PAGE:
In talks about prison reform, one group has been significantly left out of the conversation: women.
A bill in the Florida Legislature will require new standards for feminine hygiene products in jails and prisons and put a stop to humiliating treatment by male correctional officers.
“For several years, the state and legislators has overlooked the fair and equitable provisions for incarcerated women — those include necessities such as feminine hygiene products. The bill also speaks to conduct and behavior of correctional officers and correctional employees at state and county facilities; to maintain the dignity of women we put in provision of restriction on who can do pat downs and who can do body cavity searches,” said Sen. Jason Pizzo, D-Miami, the Senate sponsor.
SB 332 and HB 49 would require correctional facilities to provide incarcerated women with certain health-care products in common housing areas and in medical-care facilities. It also includes restrictions on male correction employees and requires documentation of cavity searches and pat downs when conducted by a male guard.
Tray Johns is executive director and co-founder of FedFam4Life, a non-profit sisterhood dedicated to the restoration for women coming home from prison. She shared her experience while being incarcerated for nine years.
“I have not been incarcerated in the state of Florida, however. This bill is not exclusive to Florida. I am a male identifying female, I can recall a time while in prison, ten male correctional officers pat searched me successively as a joke. I have been strip searched by men correctional officers over 25 times to a point one time three of them was just standing around just looking at my body and making remarks which was very humiliating.”
She said this bill is long overdue.
According to Prison Policy Initiatives, despite recent reforms, the United States still incarcerates 698 people for every 100,000 residents, more than any other country. Compared to that number, the women’s incarceration rate of 133 seems inconsequential. But it’s the highest incarceration rate for women in the world.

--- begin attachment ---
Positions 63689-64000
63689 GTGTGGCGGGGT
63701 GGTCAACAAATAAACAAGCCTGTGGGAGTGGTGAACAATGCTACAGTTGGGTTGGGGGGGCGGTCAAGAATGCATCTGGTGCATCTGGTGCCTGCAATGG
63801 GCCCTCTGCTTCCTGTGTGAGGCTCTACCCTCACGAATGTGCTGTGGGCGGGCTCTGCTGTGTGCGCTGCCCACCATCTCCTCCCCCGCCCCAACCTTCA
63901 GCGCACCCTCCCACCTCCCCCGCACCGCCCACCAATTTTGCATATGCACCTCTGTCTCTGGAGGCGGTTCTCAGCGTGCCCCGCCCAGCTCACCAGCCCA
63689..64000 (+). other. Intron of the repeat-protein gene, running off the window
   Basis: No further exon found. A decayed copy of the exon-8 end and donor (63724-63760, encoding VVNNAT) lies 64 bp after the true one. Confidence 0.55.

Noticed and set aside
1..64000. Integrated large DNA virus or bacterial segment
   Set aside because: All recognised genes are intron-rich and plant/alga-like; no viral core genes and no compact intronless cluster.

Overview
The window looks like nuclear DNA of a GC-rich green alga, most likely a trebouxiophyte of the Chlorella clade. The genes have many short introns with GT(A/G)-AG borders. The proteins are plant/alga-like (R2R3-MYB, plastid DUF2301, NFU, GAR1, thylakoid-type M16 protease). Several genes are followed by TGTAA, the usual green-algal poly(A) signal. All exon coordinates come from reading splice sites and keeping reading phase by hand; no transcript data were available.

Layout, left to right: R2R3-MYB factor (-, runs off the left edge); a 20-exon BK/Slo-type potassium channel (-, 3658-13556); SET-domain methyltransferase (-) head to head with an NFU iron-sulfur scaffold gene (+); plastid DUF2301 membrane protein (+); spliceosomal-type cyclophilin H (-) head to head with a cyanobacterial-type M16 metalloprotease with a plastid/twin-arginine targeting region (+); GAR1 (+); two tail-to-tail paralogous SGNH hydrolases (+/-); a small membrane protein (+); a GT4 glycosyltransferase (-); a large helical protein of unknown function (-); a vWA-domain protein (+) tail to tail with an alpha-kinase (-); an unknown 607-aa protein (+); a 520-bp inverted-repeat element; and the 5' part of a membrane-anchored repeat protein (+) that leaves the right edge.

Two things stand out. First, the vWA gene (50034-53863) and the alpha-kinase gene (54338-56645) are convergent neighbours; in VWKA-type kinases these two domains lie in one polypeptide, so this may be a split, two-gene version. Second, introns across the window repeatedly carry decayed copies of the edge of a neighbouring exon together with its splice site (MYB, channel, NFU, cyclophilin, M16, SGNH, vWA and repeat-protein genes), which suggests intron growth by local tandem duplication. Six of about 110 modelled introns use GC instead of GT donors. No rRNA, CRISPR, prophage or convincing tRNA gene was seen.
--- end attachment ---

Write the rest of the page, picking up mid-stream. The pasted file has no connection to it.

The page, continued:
Only 4 percent of the world’s female population lives in the U.S., but the U.S. accounts for over 30 percent of the world’s incarcerated women.
Carolyn Council used to teach at the Gadsden County facility
“The pads that are given to the women are so thin, the women would create their own tampons out of the pads that they receive. The prison stuff is not well made, it is poorly created. People get rashes from things like the deodorant,” she said.
In some prisons women are denied adequate access to sanitary items forcing them to either purchase at the commissary or go without proper hygiene supplies.
Valencia Gunder, of Miami, leads Dignity Florida . She was jailed in 2010 and uses her own jail experiences to evoke change.
“I can recall a time when I was in jail on my menstrual cycle and I was flowing extremely heavy from stressing. I was denied a pad, being forced to sit in your soaked clothes is extremely embarrassing and unhealthy. I, for a long time, did not share my story because it was humiliating, I only started sharing my story in 2017. I learned about the Dignity for Incarcerated Act the moment I told that story,’’ said Valencia.